2. Fighting Style: An improvement to your offensive abilities with weapons, but it largely locks you into using melee or thrown weapons. Without a shield, fighting in melee is hard for a class with d8 hit dice, and unlike the Rogue you don't have Uncanny Dodge to mitigate damage when your AC doesn't hold up.
    • Dueling: Bards are spellcasters first, and having a free hand to perform somatic components means that you don't need to constantly juggle one of your weapons to cast a spell which requires Somatic Components but not Material Components. Remember: you can use a hand holding a Focus to perform somatic components only if the spell requires a material component without a listed price.
    • Two-Weapon Fighting: While this presents a considerable boost to your weapon damage output, bards already have several abilities which consume their bonus action, including Bardic Inspiration and some spells, so in many turns you'll need to give up your additional attack in order to do something more important.
  3. Blade Flourish: Every flourish applies the Inspiration die roll as extra damage to the creature, but the damage feels like it was thrown on to make this feel more appealing, and I don't think it worked. The effects just aren't good enough to justify spending a Bardic Inspiration die.

    It's not totally clear how the extra damage here works on a critical hit. Normally you can tell if an effect like Divine Smite or Hex is multiplied because it adds "extra damage" equal to some number of dice. Blade Flourish adds the number rolled on your inspiration die, so it's technically a static numerical bonus like your ability modifier, even though you roll for the damage. I haven't found an answer on this one from Jeremy Crawford, so the RAI is unclear. As a DM, I would allow the damage to be multiplied, but again: I'm not sure if that's the intent.

    • Defensive Flourish: You never roll more than one die for your Bardic Inspiration, so it's entirely possible that you'll roll a 1. The 1-round duration means that you're spending one of your most powerful limited resources for an unpredictable, unreliable, and short-lived bonus to AC. The average value is pretty good, but gambling with your defenses like this is risky. If you're desperate for AC, take the Dodge action. If you want lasting defenses, cast a spell.
    • Slashing Flourish: It's nice that this applies damage to any number of qualifying creatures, but the damage isn't very good, so you only want to use this when you're going to hit numerous targets. Of course, casting Thunderclap will have similar effects and may deal considerably more damage without consuming a limited resource.
    • Mobile Flourish: I would just assume that you won't get more than the base 5 feet of pushing since the average roll of your inspiration die won't exceed 5 feet until level 10, and even then your odds are only slightly better than 50%. Generally if an effect doesn't move you a full 5 feet it gets ignored because most people use combat grids. The 5 feet is still enough to break grapples or get out of an enemy's reach in most cases, but you could also Shove or use a spell to solve the same problem.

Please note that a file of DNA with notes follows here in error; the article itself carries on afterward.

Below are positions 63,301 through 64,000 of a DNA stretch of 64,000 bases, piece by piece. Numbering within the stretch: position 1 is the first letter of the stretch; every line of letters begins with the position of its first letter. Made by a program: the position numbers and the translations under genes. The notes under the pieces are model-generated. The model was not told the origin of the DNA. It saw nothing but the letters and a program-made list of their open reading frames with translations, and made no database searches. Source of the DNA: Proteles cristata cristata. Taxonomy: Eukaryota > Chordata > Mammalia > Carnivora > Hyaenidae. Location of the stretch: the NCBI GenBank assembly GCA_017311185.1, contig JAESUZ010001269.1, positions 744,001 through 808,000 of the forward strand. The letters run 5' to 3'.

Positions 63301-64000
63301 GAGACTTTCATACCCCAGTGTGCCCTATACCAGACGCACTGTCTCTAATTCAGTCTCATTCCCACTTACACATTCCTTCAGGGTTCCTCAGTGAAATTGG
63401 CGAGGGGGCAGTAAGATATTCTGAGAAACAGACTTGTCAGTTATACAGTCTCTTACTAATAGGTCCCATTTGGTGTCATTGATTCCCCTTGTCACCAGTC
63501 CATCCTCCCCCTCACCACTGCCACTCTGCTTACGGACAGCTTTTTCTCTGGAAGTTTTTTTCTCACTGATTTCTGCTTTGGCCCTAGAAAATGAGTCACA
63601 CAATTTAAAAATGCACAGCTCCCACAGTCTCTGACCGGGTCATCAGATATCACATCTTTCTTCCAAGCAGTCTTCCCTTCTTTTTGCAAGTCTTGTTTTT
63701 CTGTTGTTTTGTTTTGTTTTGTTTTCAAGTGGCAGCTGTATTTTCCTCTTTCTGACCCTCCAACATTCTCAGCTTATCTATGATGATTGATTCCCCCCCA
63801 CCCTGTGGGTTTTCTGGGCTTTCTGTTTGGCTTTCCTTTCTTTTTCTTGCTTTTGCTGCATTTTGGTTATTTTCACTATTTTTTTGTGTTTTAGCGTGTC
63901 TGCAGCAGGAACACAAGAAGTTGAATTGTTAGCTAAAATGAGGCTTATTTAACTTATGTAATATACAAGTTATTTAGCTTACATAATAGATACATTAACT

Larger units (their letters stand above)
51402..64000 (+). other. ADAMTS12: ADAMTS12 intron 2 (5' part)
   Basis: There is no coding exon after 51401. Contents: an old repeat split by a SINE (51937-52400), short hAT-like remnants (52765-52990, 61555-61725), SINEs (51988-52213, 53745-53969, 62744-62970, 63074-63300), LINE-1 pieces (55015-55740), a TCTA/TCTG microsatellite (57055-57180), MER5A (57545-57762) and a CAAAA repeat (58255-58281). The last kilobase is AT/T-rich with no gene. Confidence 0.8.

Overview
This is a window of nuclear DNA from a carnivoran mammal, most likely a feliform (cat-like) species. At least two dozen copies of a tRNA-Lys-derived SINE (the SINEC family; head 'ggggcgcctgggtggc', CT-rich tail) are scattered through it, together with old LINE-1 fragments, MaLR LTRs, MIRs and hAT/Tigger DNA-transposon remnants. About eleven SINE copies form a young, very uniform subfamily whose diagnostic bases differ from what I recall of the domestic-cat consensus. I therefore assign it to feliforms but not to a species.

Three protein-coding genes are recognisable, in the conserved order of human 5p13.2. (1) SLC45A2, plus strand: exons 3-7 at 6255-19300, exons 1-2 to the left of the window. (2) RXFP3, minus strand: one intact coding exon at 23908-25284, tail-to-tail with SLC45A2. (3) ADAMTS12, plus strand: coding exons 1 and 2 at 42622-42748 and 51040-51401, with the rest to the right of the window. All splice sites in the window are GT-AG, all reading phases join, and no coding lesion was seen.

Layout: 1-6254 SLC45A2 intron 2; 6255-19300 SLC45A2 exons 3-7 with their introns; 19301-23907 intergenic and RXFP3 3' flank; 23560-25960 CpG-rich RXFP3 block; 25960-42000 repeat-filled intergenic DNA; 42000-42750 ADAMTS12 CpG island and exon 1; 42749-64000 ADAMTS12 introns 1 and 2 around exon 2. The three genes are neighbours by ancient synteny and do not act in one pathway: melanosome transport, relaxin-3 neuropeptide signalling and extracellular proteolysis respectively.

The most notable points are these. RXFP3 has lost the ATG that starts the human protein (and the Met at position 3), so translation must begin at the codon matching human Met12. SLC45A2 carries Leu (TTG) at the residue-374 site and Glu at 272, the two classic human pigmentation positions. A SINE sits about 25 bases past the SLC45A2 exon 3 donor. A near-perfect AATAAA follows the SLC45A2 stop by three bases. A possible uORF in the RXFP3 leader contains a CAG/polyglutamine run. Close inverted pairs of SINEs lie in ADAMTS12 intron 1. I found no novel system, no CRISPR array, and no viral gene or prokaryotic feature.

4. Extra Attack: A considerable improvement to your damage output with weapons. If you insist on using weapons instead of spells, this is crucial.

    Unfortunately, you don't have a big damage boost like most martial classes do (Sneak Attack, Improved Divine Smite, etc.), so if you can get a weapon cantrip like Booming Blade it will be considerably more effective to use Booming Blade instead of making two attacks. Even with the damage bonus from Dueling, Booming Blade can still do more damage if the secondary damage triggers (see my article on Melee Cantrips vs. Extra Attack.

  5. Master's Flourish: Blade Flourish is mostly fine, but is hugely limited by your tiny pool of Bardic Inspiration dice. Allowing you to use it every round, even with a smaller die, makes it a reliable and meaningful part of your tactics in any turn where you're not primarily casting spells. This is especially nice with two-weapon fighting because you get three attacks with which to apply a flourish. Unfortunately, you've spent 13 levels limping along before Master's Flourish came along and made you useful.

College of ValorPHB

A martially-minded Bard may prefer College of Valor. By improving the Bard's ability to wade into melee safely, the Bard can fill nearly every role in a party. If you're in a small party, this is an exciting option. However, in a party of 4 or more the Valor Bard's lack of focus will make it hard for the College of Valor Bard to truly shine.

When DnD 5e was just the core rules, College of Valor allowed the bard to toe the line between sorcerer-like spellcasting and fighter-like martial capabilities. However, newer, similar options like the Bladesigner Wizard, the Hexblade Warlock, and the Artificer have all left College of Valor far behind them in effectiveness. It remains a simple, approachable bard option that's both effective and appealing for newer players, but it's not going to impress you mechanically.

If you plan to play College of Valor, the best advice I can offer is to take a level in Hexblade Warlock. That will get you access to weapon cantrips like Booming Blade and the ability to use Charisma for attack and damage so that you can use medium armor and focus on Charisma rather than trying to split your ability score increases between Dexterity and Charisma. But at that point, you get all the same proficiencies as College of Valor and a cantrip that makes Extra Attack unnecessary, so at that point you can pick literally any other bard subclass and be a more effective version of College of Valor. All that you give up is Battle Magic, and as nice as it is, it's not worth 14 levels to get it.